Thomas Bandt

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ASP.NET MVC - Separation of Concerns with Html.RenderAction();

Think about the following two (common) scenarios within an ASP.NET MVC application:

  1. You have an user control which displays - for example - an ad. To define which ad will be displayed some logic is necessary. You want to use this control on different places within your site, one time placed in your MasterPage, one time in a View.
  2. You have a portal page where each of your users can select some "portal objects" (calendar, news or whatever else). These "portal objects" will only be rendered when selected by the user. Each of this object has its only logic.

Both scenarios vary from the common way how ASP.NET MVC works. Because each of this controls will need its own model and own logic behind, you can't filfill that with handling it in the current action method of your actual controller. Each of this controls needs its own "place for business logic".

With ASP.NET WebForms the solution would propably be to put that logic in the code behind. This is also possible with ASP.NET MVC (remember, the ASP.NET life cycle is still valid), but it would break the rules.

So what should we do?

The solution is very simple but not delivered by Microsoft within the official bits. There exists a project called "ASP.NET MVC Futures" which offers a HTML helper called Html.RenderAction(). This extension offers you the complete flexibility and plays the MVC game at the same time.

How does it work?

As well as your "normal" controllers and views! Just create a method in a controller of type ActionResult and call it via Html.RenderAction(). That's it.



   1:  [Authorize]
   2:  public class PortalController : Controller
   3:  {
   4:      public ActionResult Portlet_3_ProfileVisitors()
   5:      {
   6:          return View("~/Views/Portal/Portlets/3_ProfileVisitors.ascx", 
   7:          UserService.GetLatestProfileVisitors(CurrentUser.ID, 4));
   8:      }
   9:  }


   1:  <%@ Control Language="C#" AutoEventWireup="true" 
   2:  Inherits="System.Web.Mvc.ViewUserControl<List<Guid>>" %>
   3:  <% if (Model != null && Model.Count > 0) { %>
   4:  <table border="0" cellpadding="0" cellspacing="0">    
   5:  <% Html.Repeater(Model, "", "", (visitorID, item) => { %>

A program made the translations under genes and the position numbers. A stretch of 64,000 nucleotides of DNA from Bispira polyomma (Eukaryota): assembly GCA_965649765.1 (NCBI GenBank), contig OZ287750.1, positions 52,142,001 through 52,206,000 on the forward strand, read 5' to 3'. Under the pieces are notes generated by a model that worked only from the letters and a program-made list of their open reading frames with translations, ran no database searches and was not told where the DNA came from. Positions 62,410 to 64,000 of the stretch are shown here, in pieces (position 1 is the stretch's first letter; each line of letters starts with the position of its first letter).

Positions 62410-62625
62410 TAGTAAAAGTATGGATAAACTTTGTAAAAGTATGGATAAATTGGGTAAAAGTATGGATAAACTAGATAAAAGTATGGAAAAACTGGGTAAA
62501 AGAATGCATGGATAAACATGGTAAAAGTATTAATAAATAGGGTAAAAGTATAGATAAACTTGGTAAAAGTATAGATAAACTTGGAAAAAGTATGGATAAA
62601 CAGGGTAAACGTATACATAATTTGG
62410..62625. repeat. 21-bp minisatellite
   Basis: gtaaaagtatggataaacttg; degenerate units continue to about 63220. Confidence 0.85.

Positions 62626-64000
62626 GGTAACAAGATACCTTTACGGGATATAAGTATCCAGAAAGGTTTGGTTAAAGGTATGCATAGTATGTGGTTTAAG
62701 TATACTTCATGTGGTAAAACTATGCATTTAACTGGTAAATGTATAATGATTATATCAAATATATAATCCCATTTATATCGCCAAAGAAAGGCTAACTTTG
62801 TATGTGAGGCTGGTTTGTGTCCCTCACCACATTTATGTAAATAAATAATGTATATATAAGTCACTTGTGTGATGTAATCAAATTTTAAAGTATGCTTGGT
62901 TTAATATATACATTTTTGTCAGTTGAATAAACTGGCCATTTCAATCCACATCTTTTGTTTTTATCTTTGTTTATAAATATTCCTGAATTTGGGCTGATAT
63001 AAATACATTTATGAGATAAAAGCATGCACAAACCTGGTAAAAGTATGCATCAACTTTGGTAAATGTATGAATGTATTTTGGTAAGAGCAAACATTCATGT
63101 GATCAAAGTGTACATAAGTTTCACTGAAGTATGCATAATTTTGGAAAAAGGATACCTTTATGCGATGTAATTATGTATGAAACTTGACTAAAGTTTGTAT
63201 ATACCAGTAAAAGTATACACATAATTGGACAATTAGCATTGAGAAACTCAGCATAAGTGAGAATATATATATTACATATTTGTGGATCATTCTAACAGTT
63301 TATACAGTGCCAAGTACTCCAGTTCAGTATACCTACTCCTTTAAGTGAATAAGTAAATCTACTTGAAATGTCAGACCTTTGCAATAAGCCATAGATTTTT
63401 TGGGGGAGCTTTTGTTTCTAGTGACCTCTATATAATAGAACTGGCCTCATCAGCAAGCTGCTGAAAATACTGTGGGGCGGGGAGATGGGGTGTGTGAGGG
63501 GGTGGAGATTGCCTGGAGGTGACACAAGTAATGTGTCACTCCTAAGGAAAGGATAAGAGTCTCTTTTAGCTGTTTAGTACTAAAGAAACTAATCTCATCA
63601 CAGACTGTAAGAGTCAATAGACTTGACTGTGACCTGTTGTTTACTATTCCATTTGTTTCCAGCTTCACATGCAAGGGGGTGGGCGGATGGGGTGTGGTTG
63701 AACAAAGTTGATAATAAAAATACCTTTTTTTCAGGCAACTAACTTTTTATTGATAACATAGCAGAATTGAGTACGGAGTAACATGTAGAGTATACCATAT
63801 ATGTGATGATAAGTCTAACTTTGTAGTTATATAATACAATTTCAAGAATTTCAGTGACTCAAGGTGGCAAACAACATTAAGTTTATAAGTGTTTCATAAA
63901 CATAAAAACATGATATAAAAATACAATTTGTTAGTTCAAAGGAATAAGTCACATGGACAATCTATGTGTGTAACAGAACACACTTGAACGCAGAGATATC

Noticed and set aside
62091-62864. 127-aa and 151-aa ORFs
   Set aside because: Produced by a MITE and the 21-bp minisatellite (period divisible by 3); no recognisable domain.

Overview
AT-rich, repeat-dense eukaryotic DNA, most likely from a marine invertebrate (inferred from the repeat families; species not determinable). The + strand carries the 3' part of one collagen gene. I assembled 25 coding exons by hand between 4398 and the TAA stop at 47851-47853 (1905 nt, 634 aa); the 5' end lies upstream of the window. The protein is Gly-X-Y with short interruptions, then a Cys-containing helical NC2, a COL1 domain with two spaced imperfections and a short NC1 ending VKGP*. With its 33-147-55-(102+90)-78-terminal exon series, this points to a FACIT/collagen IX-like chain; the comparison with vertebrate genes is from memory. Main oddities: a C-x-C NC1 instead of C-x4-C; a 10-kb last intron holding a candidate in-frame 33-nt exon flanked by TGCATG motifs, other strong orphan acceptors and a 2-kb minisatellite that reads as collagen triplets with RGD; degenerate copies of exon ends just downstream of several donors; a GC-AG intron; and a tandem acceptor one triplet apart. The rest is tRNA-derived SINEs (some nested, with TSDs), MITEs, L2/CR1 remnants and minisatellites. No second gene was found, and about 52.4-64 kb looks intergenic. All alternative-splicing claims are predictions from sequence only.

6:      <tr>
   7:          <td>Besucher-ID: <%= visitorID%></td>
   8:      </tr>
   9:  <% }); %>
  10:  </table>
  11:  <% } else { %>
  12:  Dein Profil wurde noch nicht aufgerufen
  13:  <% } %>


   1:  <% Html.RenderAction("Portlet_3_ProfileVisitors", "Portal"); %>


This feature is so useful - I don't know why it hasn't made its way into the System.Web.Mvc assembly. But I'm sure, it will. So, go and use it :-).


  1. Dean schrieb am Donnerstag, 5. Februar 2009 09:57:00 Uhr:

    Hi there,

    I am starting with ASP.NET MVC and I am having some trouble seeing the difference between this approach and by using Html.RenderPartial. Wouldn't partials achieve the same result?
  2. Thomas schrieb am Donnerstag, 5. Februar 2009 10:12:00 Uhr:


    no, they wouldn't. Because Controls rendered with Html.RenderPartial() are rendered in the context of the current action.


    If your view awaites a model of type Car and your control does this, too, for example for displaying a search mask, then you can take Html.RenderPartial().

    But if your Control awaits a model of type Train, you can't handle that within one action.

    Ok? :)
  3. Dean schrieb am Donnerstag, 5. Februar 2009 10:21:00 Uhr:

    Now I got it. Thanks a lot.
  4. Wookie schrieb am Donnerstag, 5. Februar 2009 19:14:00 Uhr:

    Doesn't this thing break the SoC in MVC? To have your view actively calling your controller instead of the other way around?
  5. Thomas schrieb am Donnerstag, 5. Februar 2009 21:48:00 Uhr:

    Hm ... maybe. On the other side: actually it doesn't matter from where the request to the controller comes as long as the path is then controller -> view.

    But it's also a question of pragmatism - you will come to the point where you need and independent control which is usable wherever you need it on the page and which is independent from the view in which it is rendered. I don't see a better solution for that case at the moment.
  6. Minhajuddin schrieb am Freitag, 6. Februar 2009 20:00:00 Uhr:

    Nice blog post.

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